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What to Expect When You’re Inspecting: The 10 Issues Found Most Often in Home Inspections

Buying & Selling
Buying & Selling
What to Expect When You’re Inspecting: The 10 Issues Found Most Often in Home Inspections

Home inspections, while essential for buyers, are known for complicating home sales.

For sellers, surprise defects found during the inspection can cause closing delays and, worse, give buyers cold feet and kill the sale.

With over half of millennials – the largest home buyer demographic – afraid of major repairs, it’s in a seller’s best interest to take care of issues that are likely to be found in an inspection before they list.

In addition to fixing defects that are visible, here are the 10 issues that, from our analysis of over 40,000 home inspection reports digitized by our repair pricing engine, appear most often in home inspection reports:

 

#10 – Roof

Because it’s the first line of a home’s defense against water damage, the roof will get extra attention from a home inspector. They won’t just be looking at shingles; they’ll check the flashing, chimney, exhaust ports, skylights, loose gutters, and all connected systems.

Having a water-tight roofing system will go a long way in easing a buyer’s mind. If there are obvious fixes to be made, they should be made before hitting the market.

 

#9 – Door Hardware

Is a wonky door knob or a busted hinge enough to send buyers running? No. But, having poorly operating doors isn’t a good first impression and, based on the obvious nature of the defect and the low cost of replacement, is an unforced selling error.

 

#8 – Cracks in Concrete

Crumbling, cracking, and uneven concrete walkways may be a cosmetic issue in most cases. But, like with poorly-operating door hardware, it’s going to be documented in the inspection and, for buyers, be added to the running tab of repairs they’ll need to make. 

This is often an easy DIY fix. If cracks are large, however, sellers may want to hire a professional.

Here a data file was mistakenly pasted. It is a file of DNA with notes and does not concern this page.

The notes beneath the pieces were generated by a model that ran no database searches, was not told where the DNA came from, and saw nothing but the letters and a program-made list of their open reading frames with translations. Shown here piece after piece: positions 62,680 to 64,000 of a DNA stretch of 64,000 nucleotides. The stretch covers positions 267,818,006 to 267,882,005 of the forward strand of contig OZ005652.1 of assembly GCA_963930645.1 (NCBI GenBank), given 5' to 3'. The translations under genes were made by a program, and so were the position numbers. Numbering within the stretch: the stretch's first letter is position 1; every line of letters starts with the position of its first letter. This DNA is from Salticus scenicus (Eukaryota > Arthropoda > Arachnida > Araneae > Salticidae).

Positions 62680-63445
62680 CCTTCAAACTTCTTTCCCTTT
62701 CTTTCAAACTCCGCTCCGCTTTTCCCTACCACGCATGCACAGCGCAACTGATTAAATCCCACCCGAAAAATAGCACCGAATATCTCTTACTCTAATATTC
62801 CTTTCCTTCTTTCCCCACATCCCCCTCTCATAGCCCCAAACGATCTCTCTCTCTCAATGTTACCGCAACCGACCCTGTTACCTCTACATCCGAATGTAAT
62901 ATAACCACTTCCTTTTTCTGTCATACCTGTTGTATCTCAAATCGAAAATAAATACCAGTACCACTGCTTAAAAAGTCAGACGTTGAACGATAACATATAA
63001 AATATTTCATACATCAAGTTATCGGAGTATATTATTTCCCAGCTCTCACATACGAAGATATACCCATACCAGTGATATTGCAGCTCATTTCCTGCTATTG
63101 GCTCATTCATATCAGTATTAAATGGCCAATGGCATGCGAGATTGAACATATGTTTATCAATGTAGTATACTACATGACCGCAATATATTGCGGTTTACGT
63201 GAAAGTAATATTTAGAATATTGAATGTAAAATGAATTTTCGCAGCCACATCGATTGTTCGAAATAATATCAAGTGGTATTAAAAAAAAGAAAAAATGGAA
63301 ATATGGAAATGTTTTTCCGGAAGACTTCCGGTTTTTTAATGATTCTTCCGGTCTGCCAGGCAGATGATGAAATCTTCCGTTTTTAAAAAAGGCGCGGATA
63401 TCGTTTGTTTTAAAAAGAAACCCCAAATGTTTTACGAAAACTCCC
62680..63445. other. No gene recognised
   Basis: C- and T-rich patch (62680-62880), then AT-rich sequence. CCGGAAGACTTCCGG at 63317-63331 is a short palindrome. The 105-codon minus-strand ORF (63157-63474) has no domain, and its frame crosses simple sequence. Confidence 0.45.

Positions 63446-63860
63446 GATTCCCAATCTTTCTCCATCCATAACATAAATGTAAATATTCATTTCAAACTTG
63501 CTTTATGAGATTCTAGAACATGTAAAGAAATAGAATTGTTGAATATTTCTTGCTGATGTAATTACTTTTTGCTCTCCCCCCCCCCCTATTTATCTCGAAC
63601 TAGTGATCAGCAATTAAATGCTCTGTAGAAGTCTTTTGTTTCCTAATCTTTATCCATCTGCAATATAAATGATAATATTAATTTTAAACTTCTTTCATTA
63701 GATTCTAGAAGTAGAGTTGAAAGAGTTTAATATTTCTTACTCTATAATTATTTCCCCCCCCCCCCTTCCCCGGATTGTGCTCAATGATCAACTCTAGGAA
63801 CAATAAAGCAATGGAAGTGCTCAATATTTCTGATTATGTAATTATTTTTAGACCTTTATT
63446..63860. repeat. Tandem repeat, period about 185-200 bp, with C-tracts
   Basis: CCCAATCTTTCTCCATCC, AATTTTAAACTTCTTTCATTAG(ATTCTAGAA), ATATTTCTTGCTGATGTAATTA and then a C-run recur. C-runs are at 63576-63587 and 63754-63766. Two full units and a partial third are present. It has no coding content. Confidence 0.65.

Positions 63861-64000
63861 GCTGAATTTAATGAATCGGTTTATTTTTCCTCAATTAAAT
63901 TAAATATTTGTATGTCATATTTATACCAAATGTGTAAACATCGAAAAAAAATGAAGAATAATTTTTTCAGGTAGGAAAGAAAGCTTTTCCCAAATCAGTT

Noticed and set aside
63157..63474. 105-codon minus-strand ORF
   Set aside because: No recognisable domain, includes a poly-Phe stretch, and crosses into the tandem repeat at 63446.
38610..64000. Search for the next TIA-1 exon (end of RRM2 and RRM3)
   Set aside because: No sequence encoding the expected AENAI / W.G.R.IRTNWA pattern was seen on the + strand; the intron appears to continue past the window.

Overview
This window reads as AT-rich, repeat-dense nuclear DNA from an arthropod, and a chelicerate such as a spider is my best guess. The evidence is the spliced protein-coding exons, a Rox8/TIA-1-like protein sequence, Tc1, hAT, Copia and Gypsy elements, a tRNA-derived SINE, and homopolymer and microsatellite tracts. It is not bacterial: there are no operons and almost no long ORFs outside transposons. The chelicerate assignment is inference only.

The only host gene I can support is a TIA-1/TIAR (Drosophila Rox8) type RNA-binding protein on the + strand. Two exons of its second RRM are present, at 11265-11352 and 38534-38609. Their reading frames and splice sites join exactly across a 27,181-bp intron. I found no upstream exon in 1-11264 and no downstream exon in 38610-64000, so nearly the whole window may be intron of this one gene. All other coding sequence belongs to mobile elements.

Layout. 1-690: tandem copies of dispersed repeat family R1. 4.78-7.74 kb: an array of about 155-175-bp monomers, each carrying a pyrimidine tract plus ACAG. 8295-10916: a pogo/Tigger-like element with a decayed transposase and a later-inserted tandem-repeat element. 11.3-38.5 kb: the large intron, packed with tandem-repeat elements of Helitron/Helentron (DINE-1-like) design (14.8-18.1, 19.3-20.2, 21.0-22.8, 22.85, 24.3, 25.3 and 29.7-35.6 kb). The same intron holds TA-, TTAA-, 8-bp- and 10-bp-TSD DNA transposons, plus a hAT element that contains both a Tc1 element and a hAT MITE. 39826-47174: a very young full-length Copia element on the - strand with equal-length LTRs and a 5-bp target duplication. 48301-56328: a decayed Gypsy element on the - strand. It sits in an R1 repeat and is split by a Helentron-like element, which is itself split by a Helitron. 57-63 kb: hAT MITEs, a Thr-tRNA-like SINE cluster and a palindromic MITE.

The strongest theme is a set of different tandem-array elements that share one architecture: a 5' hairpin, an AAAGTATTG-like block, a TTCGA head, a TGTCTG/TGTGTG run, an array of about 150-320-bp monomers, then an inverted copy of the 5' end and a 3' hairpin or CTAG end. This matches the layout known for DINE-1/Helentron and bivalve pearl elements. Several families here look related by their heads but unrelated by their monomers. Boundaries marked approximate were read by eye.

#7 – Wood Rot

Wood rot is an issue that should definitely be fixed before listing. It’s obvious, unsightly, and scares buyers.

Here are the areas prone to wood rot issues. Do a visual inspection, but strongly consider hiring a professional to identify and repair problem areas:

  • Wood fascia and soffits
  • Window sills
  • Window and door trim
  • Bottoms of corner boards at siding
  • Wood around a chimney or other roof penetration
  • Base of porch columns
  • Wood decks

#6 – Trim Vegetation

If trees and shrubs are overgrown, making contact with the foundation and striking the home, they’re going to be flagged by an inspector. To avoid an unnecessary inspection strike, vegetation should be trimmed as part of the pre-list landscaping prep.

 

#5 – Faucets

Faucet leaks are easy to spot, which means buyers and inspectors will notice them too. While they may seem insignificant, the source of leaks aren’t always obvious and can originate in places other than the spout. 

If you’ve got drips, consider fixing or replacing your hardware. If you don’t know where to start, contact a pro.

 

#4 – Window Sashes

Sashes hold the window’s glass in place. If sashes are failing, the window will be inoperable and possibly need to be replaced entirely. If there’s a visible issue, you’ll want to get it fixed professionally.

 

#3 – Light Bulbs

Is a dead bulb a deal killer? No. But from a staging and presentation standpoint, every light in the home should work. It’s a small detail and an easy DIY fix. 

 

#2 – GFCI Outlets

GFCI outlets keep homeowners safe by cutting off power whenever the electrical current deviates from its intended path.

They should be installed everywhere moisture is present and are often easily recognizable by their TEST and RESET buttons.

If a home is listed with missing or malfunctioning GFCI outlets, sellers are going to hear about it between contract and closing.

 

#1 – HVAC

The most common recommendation inspectors make is to service the HVAC system. As heating and cooling systems can cost a pretty penny to replace, having the system tuned up prior to listing will go a long way in easing buyers’ minds.

 

Going Beyond Expectations

While it’s important to understand and repair the issues that commonly cause problems after an inspection, sellers should also consider the not-so-obvious defects that a professional inspector will find.

Just as sellers declutter and stage their homes to attract the most buyers, we recommend they get a pre-listing inspection to identify and fix the issues that could scare buyers off – the best way to ensure a smooth closing.